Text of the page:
He was pointing his finger towards his nose: “I Japanese, English no good”.
I had no idea how to buy a train ticket and the huge boards/signs on the wall of the train station full of Japanese characters and numbers didn’t really help.
“Hello…hello? Eego wo hanishimasu ka? (Do you speak English?)” I am standing in a phone booth in the city of Hiroshima, Japan. It’s December 1996 and we are in desperate need to find a hotel in our next destination: Nagasaki. I’m throwing in another set of coins; another 200 Yen needed to bridge the communication gap.
The Japanese lady on the other end of the line had the courtesy not to hang up the phone. She was hesitating, recognizing a foreigner with bad Japanese language skills. I became a bit desperate: Come on, why doesn’t anybody in this country speak English?
Luckily I practiced on a few essentials: “Sumimasen. Watasi was, Oranda-jin desu. Ima wa, Hiroshima desu. Kyoo wa, anata hoteru ni, roomu arimasu ka?”
She understood. I apologized first (it’s always good to just apologize in Japan. It’s a kind of courtesy for disturbing people or just for speaking very bad Japanese for that matter). Explaining to her that I came from Holland and were looking for an available hotel room, the ice called language barrier was slowly melting.
“Hi, arimasu yo! (yes we have!)”. She startled rambling about prices, breakfast and things to do in Nagasaki. I listened, understood some of it but most of all I was just happy that we had a place to sleep! My first year of Japanese studies started to pay off!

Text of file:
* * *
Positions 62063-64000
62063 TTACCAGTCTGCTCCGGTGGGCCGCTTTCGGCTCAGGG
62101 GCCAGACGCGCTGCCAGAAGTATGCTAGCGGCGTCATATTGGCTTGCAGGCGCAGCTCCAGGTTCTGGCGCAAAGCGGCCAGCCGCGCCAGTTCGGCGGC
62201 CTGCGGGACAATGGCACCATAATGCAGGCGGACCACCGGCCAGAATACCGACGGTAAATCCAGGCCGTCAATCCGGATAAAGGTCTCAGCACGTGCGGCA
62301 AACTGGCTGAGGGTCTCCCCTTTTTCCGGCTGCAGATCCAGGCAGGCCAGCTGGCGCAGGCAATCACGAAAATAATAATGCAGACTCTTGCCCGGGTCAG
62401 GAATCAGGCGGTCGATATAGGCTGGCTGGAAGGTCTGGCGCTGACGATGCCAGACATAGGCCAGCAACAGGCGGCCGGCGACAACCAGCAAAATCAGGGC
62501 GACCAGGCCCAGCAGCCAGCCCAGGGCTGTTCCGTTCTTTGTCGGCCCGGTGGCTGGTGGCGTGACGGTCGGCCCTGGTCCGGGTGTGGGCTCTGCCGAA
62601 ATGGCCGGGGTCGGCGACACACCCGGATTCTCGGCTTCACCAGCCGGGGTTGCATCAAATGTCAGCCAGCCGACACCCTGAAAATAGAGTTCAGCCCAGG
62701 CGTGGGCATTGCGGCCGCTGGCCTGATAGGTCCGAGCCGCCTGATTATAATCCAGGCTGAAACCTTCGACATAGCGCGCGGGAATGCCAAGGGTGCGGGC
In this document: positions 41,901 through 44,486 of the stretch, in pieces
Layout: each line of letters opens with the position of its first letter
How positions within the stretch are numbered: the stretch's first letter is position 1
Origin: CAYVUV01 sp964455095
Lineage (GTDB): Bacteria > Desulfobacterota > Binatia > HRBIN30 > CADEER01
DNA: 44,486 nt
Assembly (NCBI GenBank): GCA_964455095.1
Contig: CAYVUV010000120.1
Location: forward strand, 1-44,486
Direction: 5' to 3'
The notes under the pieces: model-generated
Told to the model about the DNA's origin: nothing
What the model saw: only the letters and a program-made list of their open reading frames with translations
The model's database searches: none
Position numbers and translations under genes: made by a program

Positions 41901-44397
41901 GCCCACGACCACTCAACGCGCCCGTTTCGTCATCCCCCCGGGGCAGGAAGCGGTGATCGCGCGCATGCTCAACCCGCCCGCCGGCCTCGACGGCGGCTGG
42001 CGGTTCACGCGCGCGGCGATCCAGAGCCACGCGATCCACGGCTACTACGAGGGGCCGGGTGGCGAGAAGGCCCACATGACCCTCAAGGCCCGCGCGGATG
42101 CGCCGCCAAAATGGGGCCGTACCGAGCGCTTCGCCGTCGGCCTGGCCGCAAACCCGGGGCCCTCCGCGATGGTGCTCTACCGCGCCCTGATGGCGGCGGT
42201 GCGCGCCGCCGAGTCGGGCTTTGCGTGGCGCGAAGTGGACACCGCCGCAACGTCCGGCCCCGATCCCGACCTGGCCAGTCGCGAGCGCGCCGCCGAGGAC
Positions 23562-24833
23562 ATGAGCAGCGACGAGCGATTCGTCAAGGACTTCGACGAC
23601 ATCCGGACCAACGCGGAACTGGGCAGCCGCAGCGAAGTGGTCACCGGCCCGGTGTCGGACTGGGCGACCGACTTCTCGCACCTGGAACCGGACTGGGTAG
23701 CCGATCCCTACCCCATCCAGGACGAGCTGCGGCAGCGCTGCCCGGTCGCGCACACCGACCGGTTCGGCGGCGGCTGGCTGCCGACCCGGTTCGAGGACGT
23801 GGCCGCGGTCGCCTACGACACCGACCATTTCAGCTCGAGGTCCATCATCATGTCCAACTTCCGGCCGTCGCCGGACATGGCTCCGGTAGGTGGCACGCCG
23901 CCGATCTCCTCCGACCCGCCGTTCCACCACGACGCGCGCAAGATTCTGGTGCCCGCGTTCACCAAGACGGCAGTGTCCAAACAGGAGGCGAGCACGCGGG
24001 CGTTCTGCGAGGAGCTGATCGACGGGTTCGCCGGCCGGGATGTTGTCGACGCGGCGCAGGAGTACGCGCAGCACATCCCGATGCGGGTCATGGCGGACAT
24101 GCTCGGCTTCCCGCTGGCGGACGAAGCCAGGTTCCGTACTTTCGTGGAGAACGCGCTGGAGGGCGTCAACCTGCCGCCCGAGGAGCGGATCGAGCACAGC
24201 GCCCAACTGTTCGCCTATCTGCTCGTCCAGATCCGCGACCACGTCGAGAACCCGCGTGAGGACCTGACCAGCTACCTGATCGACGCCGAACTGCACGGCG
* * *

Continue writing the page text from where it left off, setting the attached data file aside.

Pointing a finger to me
He was pointing his finger towards me: “You speak like a woman”.
Men and women use different pronunciation in Japan, were the ‘language of women’ is more soft, like singing. I studied Japanese at the Erasmus University of Rotterdam, the Netherlands. My Japanese teacher was a woman and he could hear that in my way of speaking. How funny is that!
For example, the Japanese language reflects social hierarchy (you speak differently to people you should respect like elderly, parents or even your boss) and has various levels of politeness (you offend people when you don’t use the correct level). It’s indeed complex, which is a clear sign that living (or traveling) in Japan requires sensitivity. That is what language can teach you.
Someday we will travel to Japan again. I still have my study books, stored in a carton box in the attic. When it happens I am sure to dust them off and start studying again (or maybe learn to speak Japanese with a tutor this time. Of course you can survive in Japan with only English, but speaking Japanese will improve your travel experience for sure (not to mention your success in the karaoke bar!) Nihongo wa, sugoi desu!
This post is part of the ‘Inspire Language Learning Blogger Competition’ run by Kaplan International Colleges. Check the great infographic below to find out why also you should start learning foreign languages now!